But there are Arctic terns that dip and swerve gracefully over the sun-sparkled water near camp, and fields of bright purple fireweed and yellow paintbrush. There is the boom of calving glaciers and ice so blue it looks like it’s made of glass. There are peaks so rugged you know that no one has ever set foot on them and a river almost three miles wide in places, moving with the same purpose it has had for millions of years, carrying the mountains grain by grain to the sea. This is an expedition, and you may very well need a vacation from your vacation after this trip. But you will never, ever forget this extraordinary landscape and its wild child rivers.
The Kongakut and Noatak Rivers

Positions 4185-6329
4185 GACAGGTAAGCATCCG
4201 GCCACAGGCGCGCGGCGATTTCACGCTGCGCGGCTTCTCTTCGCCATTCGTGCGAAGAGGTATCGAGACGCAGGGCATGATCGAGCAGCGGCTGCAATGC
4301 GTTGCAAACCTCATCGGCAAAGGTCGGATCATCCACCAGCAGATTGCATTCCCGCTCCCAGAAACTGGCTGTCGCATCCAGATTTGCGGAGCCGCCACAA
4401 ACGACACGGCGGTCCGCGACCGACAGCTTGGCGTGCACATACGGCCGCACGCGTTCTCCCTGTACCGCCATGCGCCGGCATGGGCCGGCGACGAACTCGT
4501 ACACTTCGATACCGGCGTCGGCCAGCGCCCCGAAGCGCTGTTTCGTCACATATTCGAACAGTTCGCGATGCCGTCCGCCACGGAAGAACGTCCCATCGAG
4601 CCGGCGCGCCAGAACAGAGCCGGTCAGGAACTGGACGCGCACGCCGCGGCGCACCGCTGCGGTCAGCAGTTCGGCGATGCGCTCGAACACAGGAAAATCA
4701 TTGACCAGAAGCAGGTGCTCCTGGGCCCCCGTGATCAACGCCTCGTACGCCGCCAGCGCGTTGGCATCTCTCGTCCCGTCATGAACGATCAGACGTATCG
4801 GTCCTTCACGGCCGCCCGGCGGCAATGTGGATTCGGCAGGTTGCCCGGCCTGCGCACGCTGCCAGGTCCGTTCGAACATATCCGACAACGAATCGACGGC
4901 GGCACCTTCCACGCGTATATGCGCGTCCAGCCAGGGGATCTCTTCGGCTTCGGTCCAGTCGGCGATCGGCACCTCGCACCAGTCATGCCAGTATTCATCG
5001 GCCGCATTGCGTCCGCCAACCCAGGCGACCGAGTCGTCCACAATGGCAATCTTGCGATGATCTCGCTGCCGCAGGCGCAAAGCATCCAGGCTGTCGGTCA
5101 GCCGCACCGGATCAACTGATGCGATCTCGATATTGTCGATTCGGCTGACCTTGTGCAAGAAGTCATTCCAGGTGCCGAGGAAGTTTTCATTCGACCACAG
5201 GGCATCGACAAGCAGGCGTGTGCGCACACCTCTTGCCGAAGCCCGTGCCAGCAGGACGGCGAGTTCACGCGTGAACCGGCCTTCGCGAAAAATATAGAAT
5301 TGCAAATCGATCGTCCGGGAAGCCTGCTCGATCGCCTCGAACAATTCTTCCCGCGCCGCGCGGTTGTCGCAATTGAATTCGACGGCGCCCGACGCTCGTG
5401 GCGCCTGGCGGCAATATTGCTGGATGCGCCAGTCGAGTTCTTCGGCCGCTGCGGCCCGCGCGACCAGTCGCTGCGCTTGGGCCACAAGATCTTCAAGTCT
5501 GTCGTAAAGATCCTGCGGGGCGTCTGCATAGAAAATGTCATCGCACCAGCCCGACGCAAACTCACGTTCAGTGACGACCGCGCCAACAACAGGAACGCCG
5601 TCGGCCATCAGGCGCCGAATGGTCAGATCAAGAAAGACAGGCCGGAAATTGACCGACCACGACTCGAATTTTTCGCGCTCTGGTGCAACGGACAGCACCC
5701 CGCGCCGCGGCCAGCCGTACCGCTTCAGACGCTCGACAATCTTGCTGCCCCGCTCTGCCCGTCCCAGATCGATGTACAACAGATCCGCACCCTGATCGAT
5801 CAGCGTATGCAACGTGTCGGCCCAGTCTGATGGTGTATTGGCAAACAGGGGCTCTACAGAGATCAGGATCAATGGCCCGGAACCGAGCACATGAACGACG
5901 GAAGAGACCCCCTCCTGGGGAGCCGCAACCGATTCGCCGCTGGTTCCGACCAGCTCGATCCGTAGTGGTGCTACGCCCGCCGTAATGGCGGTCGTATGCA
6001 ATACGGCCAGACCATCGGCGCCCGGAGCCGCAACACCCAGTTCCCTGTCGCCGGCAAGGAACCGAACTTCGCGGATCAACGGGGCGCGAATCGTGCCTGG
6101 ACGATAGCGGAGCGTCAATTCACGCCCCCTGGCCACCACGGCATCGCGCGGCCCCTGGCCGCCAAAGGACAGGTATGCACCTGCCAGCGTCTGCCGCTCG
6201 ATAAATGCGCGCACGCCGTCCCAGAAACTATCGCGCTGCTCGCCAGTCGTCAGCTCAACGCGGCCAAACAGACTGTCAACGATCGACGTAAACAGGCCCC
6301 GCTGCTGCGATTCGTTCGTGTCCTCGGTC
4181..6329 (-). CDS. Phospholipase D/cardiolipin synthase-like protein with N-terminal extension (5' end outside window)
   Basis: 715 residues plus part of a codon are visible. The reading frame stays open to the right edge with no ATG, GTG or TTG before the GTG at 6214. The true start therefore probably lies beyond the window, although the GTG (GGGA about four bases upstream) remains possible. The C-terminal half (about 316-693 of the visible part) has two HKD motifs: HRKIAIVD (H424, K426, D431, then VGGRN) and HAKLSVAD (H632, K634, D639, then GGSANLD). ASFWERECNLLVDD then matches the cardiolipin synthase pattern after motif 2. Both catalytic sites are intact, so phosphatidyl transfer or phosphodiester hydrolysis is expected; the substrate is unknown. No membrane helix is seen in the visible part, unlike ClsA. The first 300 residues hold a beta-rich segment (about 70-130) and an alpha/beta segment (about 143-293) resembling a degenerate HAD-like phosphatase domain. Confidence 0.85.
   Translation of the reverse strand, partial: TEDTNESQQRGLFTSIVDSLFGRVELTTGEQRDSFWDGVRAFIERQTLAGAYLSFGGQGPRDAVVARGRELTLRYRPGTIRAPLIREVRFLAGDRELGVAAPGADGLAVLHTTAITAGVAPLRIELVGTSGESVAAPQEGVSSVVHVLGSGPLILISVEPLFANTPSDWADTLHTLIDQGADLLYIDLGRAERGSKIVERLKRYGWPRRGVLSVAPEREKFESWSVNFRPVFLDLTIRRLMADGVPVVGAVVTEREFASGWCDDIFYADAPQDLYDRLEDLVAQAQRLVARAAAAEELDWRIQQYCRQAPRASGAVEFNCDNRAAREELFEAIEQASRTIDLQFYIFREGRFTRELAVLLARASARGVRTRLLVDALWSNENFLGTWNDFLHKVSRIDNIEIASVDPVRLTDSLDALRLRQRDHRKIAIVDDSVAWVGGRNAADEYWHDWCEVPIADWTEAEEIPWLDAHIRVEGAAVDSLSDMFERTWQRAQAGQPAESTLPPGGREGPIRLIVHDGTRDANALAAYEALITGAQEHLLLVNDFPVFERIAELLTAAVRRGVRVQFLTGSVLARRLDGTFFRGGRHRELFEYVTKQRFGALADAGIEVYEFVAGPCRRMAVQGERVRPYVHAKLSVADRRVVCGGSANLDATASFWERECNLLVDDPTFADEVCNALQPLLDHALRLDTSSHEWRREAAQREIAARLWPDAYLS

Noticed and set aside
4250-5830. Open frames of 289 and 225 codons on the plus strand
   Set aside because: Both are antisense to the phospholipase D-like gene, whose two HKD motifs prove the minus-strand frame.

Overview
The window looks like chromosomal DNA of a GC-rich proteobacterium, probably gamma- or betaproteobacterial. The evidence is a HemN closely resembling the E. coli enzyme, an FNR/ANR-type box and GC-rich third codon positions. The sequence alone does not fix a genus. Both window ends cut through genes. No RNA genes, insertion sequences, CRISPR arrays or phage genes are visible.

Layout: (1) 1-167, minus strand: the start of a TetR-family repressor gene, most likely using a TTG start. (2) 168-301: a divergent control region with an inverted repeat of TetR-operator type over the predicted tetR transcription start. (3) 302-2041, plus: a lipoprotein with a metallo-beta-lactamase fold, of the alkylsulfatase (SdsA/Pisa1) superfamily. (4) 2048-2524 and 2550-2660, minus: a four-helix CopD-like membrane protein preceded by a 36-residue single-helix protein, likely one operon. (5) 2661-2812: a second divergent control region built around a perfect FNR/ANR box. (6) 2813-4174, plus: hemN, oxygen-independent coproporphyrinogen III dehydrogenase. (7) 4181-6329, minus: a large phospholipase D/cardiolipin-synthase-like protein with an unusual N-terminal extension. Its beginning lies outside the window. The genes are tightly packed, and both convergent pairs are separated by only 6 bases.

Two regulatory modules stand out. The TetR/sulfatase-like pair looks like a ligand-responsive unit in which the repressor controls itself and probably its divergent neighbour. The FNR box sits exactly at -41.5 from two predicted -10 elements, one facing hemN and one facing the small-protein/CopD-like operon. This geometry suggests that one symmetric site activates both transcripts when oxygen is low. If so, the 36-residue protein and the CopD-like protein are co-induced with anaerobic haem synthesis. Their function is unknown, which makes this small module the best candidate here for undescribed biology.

When you travel above the Arctic Circle in the Arctic National Wildlife Refuge, you feel as though you are at the edge of the earth. This landscape is wildly different from the land further south, which is the product of the activity of ice. The land here is softer, less jagged and ragged and inaccessible. No less rugged, hiking is in some ways easier here because of the lack of vegetation to stop your passage and hide large bruins. Here, the summer is brief and subtle, as thousands of tiny flowers vie for the 24-hour Arctic sun. You often have to get on your hands and knees to see what’s happening with the plants. But the animals make themselves obvious. Living rivers of caribou flow through the landscape around you on their annual migrations south from their calving grounds on the coast. Musk ox, wolves, dall sheep and bears appear occasionally like exclamation points in the caribou sentences around you. Yes, there are mosquitoes, sometimes more, sometimes fewer. Always more than we southlanders would like. This is wilderness unabridged and untrammeled. This is what Wallace Stegner would call “the geography of hope.”